In case the packaging - attractive but "modern"
in design - and the lower-case typography of the "ensemble
mosaik" don't clue you in on what to expect, let's take a
look at the start of Rainer Pöllmann's program note:
“The interstices are what fascinate artists. What is the static nature of ordered, thoroughly defined conditions compared to transitions, compared to those zones in which the unambiguous dissolves and the diffuse spreads itself out?”
In other words, it's a lot of mumbo-jumbo - the sort of thing that too many tenured professors pretend actually means something - and, frankly, so is the composition on the CD. It’s a tired accumulation of clichéd sounds (electronics, voices deployed in odd ranges and for odd effects) and gestures (little hiccoughy repetitions, tone-clusters, seemingly random rhythms) that might once have been thought avant-garde
. But, by now, many of us have simply left this sort of nonsense behind.
This might indeed be "the product of a relationship between a poet [Marcel Beyer], a composer, and a video artist," and so effective as a piece of theatre - though I, personally, would have trouble sitting through it - but the audio component alone, which is what we get here, gives us little reason to listen to it. The artificial sonic environment, lack of tonal and rhythmic mooring, and deliberately disjunct motifs assure that, even when an acoustic instrument is in the spotlight, its timbre is robbed of any sensuous or appealing quality. Paradoxically, the twelve-minute instrumental interlude entitled Broken Pieces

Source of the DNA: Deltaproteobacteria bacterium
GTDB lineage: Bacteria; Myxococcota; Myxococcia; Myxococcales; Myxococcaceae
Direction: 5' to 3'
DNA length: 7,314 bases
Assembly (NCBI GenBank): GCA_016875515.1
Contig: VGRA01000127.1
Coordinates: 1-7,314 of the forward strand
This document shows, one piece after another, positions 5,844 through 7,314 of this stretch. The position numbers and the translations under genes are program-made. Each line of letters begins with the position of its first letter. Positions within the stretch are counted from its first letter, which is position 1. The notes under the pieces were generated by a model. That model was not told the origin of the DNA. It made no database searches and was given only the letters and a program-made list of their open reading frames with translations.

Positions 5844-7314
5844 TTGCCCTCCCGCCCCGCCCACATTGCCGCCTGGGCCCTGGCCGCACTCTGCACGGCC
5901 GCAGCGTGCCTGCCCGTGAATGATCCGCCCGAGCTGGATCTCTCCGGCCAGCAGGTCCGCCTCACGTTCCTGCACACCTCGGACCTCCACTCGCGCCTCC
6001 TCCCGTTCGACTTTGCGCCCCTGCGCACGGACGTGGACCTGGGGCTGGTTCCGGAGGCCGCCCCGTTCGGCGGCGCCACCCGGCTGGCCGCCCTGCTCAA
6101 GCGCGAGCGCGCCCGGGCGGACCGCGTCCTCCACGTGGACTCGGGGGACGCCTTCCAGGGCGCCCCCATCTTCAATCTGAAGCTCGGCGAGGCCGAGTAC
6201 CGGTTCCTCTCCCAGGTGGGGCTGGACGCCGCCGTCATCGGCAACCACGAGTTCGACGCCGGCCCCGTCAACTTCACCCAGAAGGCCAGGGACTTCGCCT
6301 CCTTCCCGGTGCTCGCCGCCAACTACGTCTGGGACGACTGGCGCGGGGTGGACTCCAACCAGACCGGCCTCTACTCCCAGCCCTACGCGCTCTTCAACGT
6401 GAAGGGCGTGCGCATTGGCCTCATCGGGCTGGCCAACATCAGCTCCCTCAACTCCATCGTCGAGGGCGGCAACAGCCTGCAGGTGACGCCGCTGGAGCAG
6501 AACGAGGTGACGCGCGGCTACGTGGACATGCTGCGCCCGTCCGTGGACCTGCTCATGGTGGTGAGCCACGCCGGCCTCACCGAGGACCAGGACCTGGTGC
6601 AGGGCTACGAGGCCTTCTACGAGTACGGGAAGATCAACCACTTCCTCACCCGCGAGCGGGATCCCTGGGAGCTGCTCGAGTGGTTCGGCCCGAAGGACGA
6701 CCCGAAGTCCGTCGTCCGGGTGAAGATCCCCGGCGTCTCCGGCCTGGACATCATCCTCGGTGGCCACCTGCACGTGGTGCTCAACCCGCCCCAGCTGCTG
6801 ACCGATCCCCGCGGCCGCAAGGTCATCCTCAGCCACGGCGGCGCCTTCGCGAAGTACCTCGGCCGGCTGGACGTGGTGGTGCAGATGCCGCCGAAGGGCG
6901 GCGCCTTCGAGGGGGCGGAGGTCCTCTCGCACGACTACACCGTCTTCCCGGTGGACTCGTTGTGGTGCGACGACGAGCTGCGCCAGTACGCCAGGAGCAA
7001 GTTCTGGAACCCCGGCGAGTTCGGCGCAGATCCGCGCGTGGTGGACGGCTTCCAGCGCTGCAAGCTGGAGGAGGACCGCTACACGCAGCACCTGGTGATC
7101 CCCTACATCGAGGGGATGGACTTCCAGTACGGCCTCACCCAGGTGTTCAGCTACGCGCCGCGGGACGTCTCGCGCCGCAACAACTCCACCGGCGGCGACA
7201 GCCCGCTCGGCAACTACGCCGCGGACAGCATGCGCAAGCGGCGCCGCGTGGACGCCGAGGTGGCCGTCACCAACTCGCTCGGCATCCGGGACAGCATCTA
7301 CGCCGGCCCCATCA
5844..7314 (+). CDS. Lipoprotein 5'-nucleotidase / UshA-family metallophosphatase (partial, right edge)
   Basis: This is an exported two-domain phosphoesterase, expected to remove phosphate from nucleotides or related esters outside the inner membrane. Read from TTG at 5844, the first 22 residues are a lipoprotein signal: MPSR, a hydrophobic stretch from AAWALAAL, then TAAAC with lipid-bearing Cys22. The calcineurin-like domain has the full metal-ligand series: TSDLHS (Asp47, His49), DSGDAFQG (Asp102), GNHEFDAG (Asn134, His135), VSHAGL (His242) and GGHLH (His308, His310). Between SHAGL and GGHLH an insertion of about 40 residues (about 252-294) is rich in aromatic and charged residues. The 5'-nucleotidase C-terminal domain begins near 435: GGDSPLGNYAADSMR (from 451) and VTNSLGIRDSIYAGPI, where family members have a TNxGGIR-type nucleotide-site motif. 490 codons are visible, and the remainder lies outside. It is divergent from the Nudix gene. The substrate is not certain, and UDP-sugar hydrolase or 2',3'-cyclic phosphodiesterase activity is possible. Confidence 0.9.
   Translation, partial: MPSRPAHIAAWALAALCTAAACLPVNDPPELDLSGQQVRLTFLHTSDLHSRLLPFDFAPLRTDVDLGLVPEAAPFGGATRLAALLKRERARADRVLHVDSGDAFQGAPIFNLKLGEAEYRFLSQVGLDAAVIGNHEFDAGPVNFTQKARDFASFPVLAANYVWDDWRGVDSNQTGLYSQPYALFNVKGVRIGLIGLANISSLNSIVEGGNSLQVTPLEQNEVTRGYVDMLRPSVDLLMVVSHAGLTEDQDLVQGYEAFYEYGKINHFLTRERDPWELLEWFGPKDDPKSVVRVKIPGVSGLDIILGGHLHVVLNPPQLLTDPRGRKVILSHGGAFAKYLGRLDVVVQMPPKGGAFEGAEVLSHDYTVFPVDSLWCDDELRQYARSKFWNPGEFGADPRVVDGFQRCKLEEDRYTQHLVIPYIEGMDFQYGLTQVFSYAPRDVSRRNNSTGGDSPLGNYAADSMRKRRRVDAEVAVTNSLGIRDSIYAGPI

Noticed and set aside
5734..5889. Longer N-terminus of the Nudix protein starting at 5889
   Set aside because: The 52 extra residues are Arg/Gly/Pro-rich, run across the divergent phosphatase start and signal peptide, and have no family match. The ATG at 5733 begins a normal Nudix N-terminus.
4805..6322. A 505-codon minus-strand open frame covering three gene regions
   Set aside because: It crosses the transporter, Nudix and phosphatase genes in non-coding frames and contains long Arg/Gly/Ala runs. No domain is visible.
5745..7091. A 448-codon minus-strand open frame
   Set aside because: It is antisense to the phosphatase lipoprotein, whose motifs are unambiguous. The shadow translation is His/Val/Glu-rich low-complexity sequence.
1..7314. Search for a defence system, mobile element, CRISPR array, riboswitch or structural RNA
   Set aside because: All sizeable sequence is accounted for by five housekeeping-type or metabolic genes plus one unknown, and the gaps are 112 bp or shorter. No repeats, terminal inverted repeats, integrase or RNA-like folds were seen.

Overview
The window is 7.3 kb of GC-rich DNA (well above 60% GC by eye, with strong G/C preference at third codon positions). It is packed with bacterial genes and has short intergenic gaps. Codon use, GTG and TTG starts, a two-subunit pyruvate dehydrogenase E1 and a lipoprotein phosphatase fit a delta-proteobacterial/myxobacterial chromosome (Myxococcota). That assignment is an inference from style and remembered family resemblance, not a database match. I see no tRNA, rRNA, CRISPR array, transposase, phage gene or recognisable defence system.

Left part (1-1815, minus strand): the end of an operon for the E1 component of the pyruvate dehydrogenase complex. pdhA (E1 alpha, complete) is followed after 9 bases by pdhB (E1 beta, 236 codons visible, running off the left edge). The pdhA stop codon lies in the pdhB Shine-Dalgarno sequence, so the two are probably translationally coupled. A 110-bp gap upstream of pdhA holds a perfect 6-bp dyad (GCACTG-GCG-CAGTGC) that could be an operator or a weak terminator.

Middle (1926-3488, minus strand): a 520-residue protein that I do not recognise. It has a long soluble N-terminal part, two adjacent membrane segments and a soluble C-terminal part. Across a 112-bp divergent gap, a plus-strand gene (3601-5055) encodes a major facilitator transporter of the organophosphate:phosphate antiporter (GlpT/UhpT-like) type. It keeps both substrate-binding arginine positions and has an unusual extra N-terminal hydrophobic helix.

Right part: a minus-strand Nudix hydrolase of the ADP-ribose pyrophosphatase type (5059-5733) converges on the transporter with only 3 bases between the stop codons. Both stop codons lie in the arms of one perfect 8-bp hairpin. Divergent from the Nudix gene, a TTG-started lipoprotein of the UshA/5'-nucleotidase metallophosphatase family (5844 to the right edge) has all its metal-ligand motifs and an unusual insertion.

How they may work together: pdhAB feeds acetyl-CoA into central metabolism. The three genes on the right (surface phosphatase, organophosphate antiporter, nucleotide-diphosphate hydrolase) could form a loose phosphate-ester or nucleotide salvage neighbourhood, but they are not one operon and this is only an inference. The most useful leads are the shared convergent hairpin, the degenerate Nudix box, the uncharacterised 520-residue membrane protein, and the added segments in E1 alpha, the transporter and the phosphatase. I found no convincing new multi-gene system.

, with its long, conjunct woodwind lines, actually sounds less "broken" than the passages that precede and follow. The Neue Vocalsolisten
could as easily have been replaced by more synthesizers, especially when such effects as pitch-bending - in Part II (track 12), I initially thought the bass had a terrible wobble - are called for.
Perhaps Beyer's text is supposed to function as an extra-musical unifying factor, but it's not easy to follow its sense. The declamation, marked by pregnant and apparently pointless pauses, with which narrator Omar Ebrahim opens the proceedings is hammy and portentous. After all the subsequent auditory clutter and overwrought melodrama, however, the comparative calm of this introduction retrospectively seems a high point.
I've also heard better-engineered new-music productions. Here, the woodwind instruments - flute, oboe, English horn, three clarinets, and two saxophones - register with tangible presence, but the sonic frame seems distinctly compressed in those passages dominated by the synthesized elements, which, after all, lack the presence and expansive depth of acoustic sounds. Oddly, the voices seem similarly compressed and disembodied - one is hard put even to pinpoint the singers' locations within the space.
Stephen Francis Vasta